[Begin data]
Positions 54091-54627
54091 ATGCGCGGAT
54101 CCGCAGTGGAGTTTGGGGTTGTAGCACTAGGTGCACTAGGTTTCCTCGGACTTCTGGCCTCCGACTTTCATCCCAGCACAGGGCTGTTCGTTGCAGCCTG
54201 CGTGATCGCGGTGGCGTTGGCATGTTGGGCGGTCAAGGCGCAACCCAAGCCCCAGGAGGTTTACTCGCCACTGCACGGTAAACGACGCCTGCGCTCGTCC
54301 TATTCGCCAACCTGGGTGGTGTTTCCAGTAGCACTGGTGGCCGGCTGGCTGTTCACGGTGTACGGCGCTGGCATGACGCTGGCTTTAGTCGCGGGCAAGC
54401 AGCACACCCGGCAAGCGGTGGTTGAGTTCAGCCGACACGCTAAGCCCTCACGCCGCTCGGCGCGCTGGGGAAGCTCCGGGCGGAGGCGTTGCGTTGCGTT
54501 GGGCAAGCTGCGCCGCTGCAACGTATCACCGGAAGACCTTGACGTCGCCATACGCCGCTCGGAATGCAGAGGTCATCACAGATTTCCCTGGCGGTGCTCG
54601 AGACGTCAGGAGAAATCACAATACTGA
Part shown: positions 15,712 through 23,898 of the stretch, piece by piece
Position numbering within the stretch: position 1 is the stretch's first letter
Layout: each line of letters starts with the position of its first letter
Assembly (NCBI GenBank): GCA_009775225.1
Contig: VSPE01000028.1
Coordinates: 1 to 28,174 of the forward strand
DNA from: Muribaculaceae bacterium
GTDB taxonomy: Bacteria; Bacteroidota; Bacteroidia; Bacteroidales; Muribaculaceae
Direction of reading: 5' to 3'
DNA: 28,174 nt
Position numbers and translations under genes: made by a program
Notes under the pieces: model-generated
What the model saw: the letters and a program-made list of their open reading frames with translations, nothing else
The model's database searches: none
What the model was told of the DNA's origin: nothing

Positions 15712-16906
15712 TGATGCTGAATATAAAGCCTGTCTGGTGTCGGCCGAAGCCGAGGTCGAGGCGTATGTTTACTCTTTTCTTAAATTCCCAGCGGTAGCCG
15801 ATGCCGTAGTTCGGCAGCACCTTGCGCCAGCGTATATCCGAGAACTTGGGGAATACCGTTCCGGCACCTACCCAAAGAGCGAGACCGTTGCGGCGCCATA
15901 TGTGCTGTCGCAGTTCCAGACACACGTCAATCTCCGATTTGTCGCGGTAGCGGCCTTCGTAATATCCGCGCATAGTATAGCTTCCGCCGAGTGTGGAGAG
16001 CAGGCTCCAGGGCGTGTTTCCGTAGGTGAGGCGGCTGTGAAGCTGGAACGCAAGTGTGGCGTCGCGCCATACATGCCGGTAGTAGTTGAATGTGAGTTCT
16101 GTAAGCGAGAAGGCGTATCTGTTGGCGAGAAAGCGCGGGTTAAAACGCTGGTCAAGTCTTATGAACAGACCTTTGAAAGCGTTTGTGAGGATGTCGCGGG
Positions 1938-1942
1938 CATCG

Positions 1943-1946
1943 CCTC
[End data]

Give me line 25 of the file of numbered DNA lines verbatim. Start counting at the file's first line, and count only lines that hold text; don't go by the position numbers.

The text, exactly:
15712 TGATGCTGAATATAAAGCCTGTCTGGTGTCGGCCGAAGCCGAGGTCGAGGCGTATGTTTACTCTTTTCTTAAATTCCCAGCGGTAGCCG